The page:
Oligomenorrhea is a condition in which women have infrequent menstrual periods. It occurs in women of childbearing age. Some variation in menstruation is normal, but a woman who regularly goes more than 35 days without menstruating may be diagnosed with oligomenorrhea. Periods most commonly occur every 21 to 35 days. The diagnosis changes to oligomenorrhea after more than 90 days without a period. Here is what you need to know about this condition.
Oligomenorrhea that occurs in adolescents is often caused by immaturity or lack of synchronization between the hypothalamus, pituitary gland, and ovaries. The hypothalamus is the part of the brain that controls body temperature, cellular metabolism, as well as basic functions as appetite for food, the sleep cycle, and reproduction. The hypothalamus also secretes hormones that regulate the pituitary gland. The pituitary gland is then stimulated to produce hormones that affect growth and reproduction. At the beginning and end of a woman's reproductive life, some of these hormone messages may not be synchronized, resulting in irregularities of a period.
In athletes, models, actresses, dancers, and women with anorexia nervosa, oligomenorrhea occurs because body fat drops too low compared to weight. Emotional stress related to performance anxiety may also be a factor in oligomenorrhea in these women.
What are the Symptoms of Oligomenorrhea?
Going more than 35 days without having a period and without being on birth control pills is the primary symptom of Oligomenorrhea. There can be sudden changes in the menstrual cycle in Oligomenorrhea. There are some women who may skip a period and experience a heavier period with more pain the next time. There is no need to worry as this is somewhat normal and is not necessarily an indication of miscarriage. Other symptoms of Oligomenorrhea are pain, discomfort, heavy menstrual bleeding, infertility and a feeling of heaviness in between menstrual cycles.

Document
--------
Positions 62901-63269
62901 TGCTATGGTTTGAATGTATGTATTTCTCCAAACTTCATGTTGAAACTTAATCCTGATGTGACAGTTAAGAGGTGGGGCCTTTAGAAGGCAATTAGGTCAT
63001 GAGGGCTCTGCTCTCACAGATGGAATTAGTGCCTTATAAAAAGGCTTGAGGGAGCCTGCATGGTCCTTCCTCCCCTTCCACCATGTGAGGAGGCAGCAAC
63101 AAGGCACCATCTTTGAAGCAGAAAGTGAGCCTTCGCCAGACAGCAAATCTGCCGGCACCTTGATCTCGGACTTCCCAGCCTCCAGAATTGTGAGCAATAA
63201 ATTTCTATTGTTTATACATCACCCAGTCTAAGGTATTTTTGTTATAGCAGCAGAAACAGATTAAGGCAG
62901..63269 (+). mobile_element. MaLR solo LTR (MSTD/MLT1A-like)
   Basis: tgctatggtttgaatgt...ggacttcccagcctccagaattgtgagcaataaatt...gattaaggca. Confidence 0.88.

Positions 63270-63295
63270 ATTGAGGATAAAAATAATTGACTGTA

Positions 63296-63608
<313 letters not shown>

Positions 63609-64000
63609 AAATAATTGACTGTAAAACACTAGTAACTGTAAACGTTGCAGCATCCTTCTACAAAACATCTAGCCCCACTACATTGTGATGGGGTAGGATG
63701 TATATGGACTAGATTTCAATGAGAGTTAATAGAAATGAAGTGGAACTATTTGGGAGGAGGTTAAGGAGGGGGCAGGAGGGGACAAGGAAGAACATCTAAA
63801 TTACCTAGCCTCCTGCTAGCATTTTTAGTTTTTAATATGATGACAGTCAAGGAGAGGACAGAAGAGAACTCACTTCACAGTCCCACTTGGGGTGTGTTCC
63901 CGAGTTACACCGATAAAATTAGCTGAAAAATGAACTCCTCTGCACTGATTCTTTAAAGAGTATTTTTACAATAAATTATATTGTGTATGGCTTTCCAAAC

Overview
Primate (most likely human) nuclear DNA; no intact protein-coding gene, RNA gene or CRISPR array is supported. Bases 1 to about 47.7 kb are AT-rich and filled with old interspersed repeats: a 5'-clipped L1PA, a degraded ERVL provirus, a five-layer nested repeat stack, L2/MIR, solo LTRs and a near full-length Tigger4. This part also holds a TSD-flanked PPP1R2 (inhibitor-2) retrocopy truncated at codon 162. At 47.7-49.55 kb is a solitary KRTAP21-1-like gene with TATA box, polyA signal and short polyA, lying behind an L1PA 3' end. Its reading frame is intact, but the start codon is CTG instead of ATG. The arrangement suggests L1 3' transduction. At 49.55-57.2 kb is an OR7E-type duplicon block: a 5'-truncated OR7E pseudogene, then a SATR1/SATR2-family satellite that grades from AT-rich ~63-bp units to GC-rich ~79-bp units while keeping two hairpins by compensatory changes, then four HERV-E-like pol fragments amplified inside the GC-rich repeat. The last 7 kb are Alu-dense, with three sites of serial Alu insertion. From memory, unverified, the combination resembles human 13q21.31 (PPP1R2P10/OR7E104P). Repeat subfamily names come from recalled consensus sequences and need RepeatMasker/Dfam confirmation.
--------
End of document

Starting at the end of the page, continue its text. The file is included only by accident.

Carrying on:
How is oligomenorrhea diagnosed?
Oligomenorrhea is most commonly diagnosed after a review of your menstrual history. Physical exams, blood tests, and ultrasound imaging may be necessary as well. For the most part, a missed menstrual cycle or light flow doesn’t seem like a problem, but it can sometimes indicate the presence of polycystic ovary syndrome (PCOS). The exact cause of PCOS in unknown, but a combination of factors may include insulin resistance, elevated levels of certain hormones, and irregular menstrual cycles.
How is Oligomenorrhea Treated?
Oligomenorrhea is not a serious condition on its own. Treatment of Oligomenorrhea consists of balancing the hormone levels in a woman's body by prescribing medication. After the hormone levels have balanced out, the menstrual cycle returns to normal in a couple of months. Birth control pills, which contain synthetic hormones, can also be prescribed for treating Oligomenorrhea. If the cause of oligomenorrhea is obesity or being underweight, then correcting these problems will eventually resolve Oligomenorrhea. Rarely some other treatment or surgery is needed to cure oligomenorrhea if the cause is malfunctioning of some gland which is throwing off the balance of hormones in the patient's body.
Oligomenorrhea is preventable only in women whose low body fat to weight ratio is keeping them from maintaining a regular menstrual cycle. Adequate nutrition and less vigorous training schedules for female athletes will normally prevent oligomenorrhea. When oligomenorrhea is caused by hormonal factors, however, it is not preventable, but is usually treatable and not so serious.